Ten rules for writing fiction, Jonathan Franzen

I’m running a series of posts of several authors’ Ten Rules for Writing Fiction. These rules were all published in an article in the Guardian, February, 2010. Can’t say I agree with all the rules, but it’s interesting to read—one writer’s bete noir is sometimes another’s signature prose. So don’t take them tooooo seriously:

Jonathan Franzen

1 The reader is a friend, not an adversary, not a spectator.

2 Fiction that isn’t an author’s personal adventure into the frightening or the unknown isn’t worth writing for anything but money.

3 Never use the word “then” as a ¬conjunction – we have “and” for this purpose. Substituting “then” is the lazy or tone-deaf writer’s non-solution to the problem of too many “ands” on the page.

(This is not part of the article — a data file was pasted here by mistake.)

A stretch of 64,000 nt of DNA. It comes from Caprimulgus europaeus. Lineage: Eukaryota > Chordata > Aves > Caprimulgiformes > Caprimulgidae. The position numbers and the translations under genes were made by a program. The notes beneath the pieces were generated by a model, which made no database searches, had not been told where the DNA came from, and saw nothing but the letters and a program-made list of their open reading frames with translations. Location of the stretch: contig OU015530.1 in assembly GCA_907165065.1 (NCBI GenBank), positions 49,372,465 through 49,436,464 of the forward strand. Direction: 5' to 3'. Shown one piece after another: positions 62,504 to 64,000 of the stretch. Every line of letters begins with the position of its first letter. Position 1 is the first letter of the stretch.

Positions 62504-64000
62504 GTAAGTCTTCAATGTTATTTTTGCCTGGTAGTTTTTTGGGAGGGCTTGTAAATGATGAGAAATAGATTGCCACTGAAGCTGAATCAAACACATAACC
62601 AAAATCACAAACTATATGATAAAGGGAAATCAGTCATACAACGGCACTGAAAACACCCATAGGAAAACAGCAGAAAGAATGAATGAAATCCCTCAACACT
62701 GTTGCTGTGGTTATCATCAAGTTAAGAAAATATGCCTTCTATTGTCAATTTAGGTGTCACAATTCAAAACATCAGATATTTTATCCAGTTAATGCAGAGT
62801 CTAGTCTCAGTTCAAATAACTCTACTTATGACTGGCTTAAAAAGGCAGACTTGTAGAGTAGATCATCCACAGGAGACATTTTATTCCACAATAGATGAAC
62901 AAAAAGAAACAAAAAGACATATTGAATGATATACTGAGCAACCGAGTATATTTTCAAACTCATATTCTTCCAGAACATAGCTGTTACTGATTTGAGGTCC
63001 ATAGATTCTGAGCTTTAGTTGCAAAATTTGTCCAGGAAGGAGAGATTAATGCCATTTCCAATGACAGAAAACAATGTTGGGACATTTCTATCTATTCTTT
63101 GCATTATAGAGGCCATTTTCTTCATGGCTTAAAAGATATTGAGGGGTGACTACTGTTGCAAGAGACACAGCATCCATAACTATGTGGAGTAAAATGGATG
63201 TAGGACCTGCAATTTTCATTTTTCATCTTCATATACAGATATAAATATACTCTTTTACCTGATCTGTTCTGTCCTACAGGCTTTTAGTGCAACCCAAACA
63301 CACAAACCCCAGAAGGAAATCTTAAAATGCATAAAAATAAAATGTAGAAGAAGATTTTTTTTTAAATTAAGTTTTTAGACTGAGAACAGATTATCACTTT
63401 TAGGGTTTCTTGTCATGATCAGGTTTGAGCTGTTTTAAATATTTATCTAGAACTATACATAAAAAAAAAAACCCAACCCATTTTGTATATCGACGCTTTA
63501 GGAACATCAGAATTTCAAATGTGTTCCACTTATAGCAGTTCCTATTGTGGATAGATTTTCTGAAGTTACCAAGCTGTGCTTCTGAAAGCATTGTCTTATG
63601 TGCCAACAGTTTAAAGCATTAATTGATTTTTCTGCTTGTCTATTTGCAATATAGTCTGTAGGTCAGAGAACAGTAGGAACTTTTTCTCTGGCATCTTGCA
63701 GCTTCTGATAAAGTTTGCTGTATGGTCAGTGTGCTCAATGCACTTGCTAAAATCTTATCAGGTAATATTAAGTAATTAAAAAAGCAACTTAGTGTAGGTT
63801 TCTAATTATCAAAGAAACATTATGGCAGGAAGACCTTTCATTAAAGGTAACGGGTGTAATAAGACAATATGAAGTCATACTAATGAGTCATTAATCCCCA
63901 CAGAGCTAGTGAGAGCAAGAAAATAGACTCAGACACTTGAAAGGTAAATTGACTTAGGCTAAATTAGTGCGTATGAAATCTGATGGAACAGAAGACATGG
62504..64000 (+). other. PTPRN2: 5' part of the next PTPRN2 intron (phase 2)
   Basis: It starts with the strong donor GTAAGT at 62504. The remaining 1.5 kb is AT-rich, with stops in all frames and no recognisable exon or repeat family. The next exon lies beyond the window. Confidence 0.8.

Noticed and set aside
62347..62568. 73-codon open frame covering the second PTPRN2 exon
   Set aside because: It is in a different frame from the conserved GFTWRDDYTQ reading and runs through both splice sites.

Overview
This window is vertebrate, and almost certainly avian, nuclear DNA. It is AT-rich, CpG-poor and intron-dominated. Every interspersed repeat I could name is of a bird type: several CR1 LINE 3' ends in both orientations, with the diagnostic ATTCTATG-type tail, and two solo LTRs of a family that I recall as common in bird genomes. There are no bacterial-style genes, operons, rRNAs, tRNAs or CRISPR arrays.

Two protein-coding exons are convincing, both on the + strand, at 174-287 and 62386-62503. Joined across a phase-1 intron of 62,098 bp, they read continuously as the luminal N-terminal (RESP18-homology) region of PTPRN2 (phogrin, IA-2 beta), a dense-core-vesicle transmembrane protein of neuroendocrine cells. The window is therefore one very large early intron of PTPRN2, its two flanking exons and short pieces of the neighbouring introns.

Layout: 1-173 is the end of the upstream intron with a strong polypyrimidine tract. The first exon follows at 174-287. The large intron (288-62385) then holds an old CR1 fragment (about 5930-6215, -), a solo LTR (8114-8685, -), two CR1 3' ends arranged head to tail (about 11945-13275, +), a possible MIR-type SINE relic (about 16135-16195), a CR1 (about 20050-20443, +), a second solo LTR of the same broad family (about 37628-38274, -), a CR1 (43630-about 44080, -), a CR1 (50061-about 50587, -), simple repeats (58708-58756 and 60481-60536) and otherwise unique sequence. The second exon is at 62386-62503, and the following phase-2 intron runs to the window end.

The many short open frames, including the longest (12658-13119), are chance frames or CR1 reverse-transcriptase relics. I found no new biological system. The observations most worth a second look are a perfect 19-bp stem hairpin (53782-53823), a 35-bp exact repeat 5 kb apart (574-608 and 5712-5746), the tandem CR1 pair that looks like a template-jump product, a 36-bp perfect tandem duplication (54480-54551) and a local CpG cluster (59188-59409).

4 Write in the third person unless a ¬really distinctive first-person voice ¬offers itself irresistibly.

5 When information becomes free and universally accessible, voluminous research for a novel is devalued along with it.

6 The most purely autobiographical ¬fiction requires pure invention. Nobody ever wrote a more auto¬biographical story than “The Meta¬morphosis”.

7 You see more sitting still than chasing after.

8 It’s doubtful that anyone with an internet connection at his workplace is writing good fiction.

9 Interesting verbs are seldom very interesting.

10 You have to love before you can be relentless.